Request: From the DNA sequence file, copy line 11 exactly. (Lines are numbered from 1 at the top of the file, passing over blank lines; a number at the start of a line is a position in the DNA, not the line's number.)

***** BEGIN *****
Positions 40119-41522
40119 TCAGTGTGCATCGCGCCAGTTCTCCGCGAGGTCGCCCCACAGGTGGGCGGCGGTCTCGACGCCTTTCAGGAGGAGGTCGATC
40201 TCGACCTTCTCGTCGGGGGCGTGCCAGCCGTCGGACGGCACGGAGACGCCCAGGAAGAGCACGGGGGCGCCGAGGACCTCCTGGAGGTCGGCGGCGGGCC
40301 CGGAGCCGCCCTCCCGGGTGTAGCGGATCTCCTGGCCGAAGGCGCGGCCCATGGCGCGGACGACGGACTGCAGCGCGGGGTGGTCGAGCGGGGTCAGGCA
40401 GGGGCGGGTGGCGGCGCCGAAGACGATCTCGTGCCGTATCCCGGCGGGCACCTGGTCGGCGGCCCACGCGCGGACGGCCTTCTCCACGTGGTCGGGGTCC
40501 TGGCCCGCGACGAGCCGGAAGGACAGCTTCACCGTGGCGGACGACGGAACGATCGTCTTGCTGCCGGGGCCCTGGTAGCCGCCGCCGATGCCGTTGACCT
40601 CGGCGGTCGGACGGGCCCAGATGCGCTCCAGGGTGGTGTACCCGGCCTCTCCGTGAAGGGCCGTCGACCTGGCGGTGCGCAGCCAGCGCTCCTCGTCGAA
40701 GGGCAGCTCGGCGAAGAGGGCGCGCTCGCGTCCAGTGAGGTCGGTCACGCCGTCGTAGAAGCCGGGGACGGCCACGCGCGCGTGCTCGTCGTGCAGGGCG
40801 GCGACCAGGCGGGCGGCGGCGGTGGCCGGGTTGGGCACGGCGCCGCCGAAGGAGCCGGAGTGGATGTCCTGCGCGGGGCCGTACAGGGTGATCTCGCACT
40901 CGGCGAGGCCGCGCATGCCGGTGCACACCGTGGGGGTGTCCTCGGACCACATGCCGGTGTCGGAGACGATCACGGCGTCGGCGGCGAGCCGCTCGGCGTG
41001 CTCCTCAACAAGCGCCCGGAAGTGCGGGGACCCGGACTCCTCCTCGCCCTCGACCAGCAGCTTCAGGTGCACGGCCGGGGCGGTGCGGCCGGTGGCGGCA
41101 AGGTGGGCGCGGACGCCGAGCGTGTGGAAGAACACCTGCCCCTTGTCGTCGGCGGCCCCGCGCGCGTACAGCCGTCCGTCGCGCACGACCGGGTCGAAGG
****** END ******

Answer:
41001 CTCCTCAACAAGCGCCCGGAAGTGCGGGGACCCGGACTCCTCCTCGCCCTCGACCAGCAGCTTCAGGTGCACGGCCGGGGCGGTGCGGCCGGTGGCGGCA